I heard someone say recently that humility can be defined as “absence of pride”.
Sounds cool, right? Yeah, I thought so too… at first. There is certainly an appeal to this, as pride is the great flaw in human nature together with what many call concupiscence, or the inclination we have towards sin and weakness. But then I started thinking about it a little bit more. How can a thing (i.e. humility) be at the same time the absence of a thing. In one sense, it seems to violate the law of non-contradiction. The only other alternative is to reduce the virtue of humility, in all its beauty and splendor, into a mere absence.
I find this definition to be extremely limited in its scope and one that does not capture the fullness of the beauty of humility. In Humility: Wellspring of Virtue, Dietrich von Hildebrand calls humility the “mother of all virtues.”(2) After diving into it a bit, I think he’s right. The fight for humility leads to growth in all the others.
It is becoming more and more clear to me that humility is less like a lack of something and more like a fullness of something. Instead of the absence of some particular evil, it seems to contain a depth to it. There is a fullness and a beauty to them. One way we can demonstrate this is by showing that humility is not only a virtue but an attitude.
A significant part of Dietrich von Hildebrand’s moral philosophy rests on these “attitudes”, or stances we take toward the world around us.(4) The first attitude that we should strive for is reverence. Reverence is, for many, the first step in becoming a more virtuous man or woman. (5) These attitudes towards the world help us to grow spiritually and transform us from the inside out.
Humility is one of these attitudes. It is something we adopt within ourselves which allows us to view reality as it truly is, it is opening oneself up to the world of beauty and truth. The reason for this is that a crucial part of humility involves understanding ourselves as we truly are. Hildebrand writes that “Humility is truth, and the soul of pride is falsehood”(6).
Whereas many of our attitudes towards life help us to grow in virtue, which in turn help us to develop better attitudes and so forth, one of the things that is unique to humility is that it is both an attitude and a virtue. A beautiful thing about humility is that it is something we can work at, just like any other virtue. Though it is undoubtedly true that some are born with a greater disposition towards humility and others less so, it is a gift which can be sought after and achieved by all, as long as we’re willing to put in the work for it.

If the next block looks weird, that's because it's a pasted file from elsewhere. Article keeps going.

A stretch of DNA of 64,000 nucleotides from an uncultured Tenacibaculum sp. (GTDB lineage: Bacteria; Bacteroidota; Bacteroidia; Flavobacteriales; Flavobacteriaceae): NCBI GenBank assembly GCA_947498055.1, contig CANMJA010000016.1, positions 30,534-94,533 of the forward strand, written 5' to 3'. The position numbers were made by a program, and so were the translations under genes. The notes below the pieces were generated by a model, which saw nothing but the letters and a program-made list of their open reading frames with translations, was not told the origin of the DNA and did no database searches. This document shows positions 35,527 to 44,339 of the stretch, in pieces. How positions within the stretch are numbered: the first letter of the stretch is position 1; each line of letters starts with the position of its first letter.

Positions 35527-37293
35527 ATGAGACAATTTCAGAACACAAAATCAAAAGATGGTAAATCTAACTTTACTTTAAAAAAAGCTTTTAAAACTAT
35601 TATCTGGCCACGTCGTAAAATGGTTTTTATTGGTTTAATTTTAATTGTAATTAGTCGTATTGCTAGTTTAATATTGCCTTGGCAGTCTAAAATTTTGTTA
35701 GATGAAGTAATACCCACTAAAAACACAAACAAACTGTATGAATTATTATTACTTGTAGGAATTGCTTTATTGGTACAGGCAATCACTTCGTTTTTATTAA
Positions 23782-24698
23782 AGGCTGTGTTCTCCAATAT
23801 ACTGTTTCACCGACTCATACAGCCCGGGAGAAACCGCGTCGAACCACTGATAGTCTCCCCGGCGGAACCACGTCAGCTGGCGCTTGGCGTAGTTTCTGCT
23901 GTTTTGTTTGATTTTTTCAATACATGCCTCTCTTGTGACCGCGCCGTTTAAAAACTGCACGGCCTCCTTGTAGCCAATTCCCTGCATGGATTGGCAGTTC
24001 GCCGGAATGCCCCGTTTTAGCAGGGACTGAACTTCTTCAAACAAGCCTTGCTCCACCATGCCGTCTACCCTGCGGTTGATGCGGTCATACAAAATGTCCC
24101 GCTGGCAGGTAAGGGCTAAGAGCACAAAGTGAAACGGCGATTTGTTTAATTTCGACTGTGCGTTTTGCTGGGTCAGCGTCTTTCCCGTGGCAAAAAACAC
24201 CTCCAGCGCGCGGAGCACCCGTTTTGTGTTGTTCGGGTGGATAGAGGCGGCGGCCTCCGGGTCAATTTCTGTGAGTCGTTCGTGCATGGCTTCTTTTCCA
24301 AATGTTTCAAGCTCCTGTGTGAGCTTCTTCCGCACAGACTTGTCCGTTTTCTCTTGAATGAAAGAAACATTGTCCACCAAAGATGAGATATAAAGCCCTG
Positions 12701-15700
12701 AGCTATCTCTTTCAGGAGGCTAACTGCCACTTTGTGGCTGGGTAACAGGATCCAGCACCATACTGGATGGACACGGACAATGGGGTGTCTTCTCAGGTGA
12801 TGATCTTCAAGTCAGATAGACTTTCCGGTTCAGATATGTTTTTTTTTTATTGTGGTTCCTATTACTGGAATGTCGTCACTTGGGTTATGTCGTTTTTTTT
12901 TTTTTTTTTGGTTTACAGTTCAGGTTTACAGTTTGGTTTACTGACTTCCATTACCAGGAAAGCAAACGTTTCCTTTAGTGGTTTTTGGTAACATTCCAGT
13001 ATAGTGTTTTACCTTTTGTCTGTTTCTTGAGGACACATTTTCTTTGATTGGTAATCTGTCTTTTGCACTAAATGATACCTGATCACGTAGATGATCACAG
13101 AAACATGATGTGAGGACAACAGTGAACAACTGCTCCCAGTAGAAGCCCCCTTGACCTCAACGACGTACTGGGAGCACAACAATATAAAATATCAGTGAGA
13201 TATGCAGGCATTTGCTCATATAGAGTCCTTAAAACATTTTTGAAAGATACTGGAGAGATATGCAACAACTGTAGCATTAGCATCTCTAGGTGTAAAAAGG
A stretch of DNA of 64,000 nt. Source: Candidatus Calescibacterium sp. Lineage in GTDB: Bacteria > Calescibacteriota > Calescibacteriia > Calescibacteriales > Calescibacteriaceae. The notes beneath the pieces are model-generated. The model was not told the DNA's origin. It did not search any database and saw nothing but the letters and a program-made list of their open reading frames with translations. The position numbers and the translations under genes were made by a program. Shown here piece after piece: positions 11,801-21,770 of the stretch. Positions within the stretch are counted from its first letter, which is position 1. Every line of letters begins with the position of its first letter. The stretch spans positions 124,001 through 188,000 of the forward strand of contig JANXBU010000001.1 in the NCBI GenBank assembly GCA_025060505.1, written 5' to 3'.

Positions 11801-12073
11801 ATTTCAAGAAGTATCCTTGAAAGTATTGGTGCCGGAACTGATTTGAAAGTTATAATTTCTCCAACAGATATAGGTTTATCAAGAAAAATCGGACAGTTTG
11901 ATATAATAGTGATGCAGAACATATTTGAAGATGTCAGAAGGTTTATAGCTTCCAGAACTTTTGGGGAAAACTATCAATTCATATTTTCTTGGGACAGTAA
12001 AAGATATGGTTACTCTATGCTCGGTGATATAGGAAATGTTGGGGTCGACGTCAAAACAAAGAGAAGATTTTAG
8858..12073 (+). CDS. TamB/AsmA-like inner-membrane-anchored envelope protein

How do we do this? We must put ourselves at a disposition to receive it. Self-reflection and taking time to contemplate the beauty and goodness of the created world and allowing it to lead us to God are some critical paths to achieving this. We must be struck by wonder at the mystery of it all; to do so we have to put ourselves at a disposition to be open to it. This spirit of wonder, feeling small in the presence of something so magnificently bigger than us, is the beginning of true humility.
True humility is life-changing and life-giving, not only to ourselves but to others. It involves seeing things as they really are, and by increasing humility in our hearts we actually become more full of joy. This is a mystery that cannot be adequately explained, but must be experienced.
As a final note, to be humble does not mean to constantly beat ourselves down. There’s an old saying, “humility is not thinking less of oneself, but thinking of oneself less.”
In this post, I tried to show a few aspects of humility which show it to be more than a lack of pride. Its depth and splendor go far beyond the mere absence of an evil. But all of this brings up a new question which needs to be answered. What is pride? Is it a positive (meaning real and existing not good) evil? Or is it simply the “absence of humility”? That, dear reader, I leave for you to wrestle with until another time.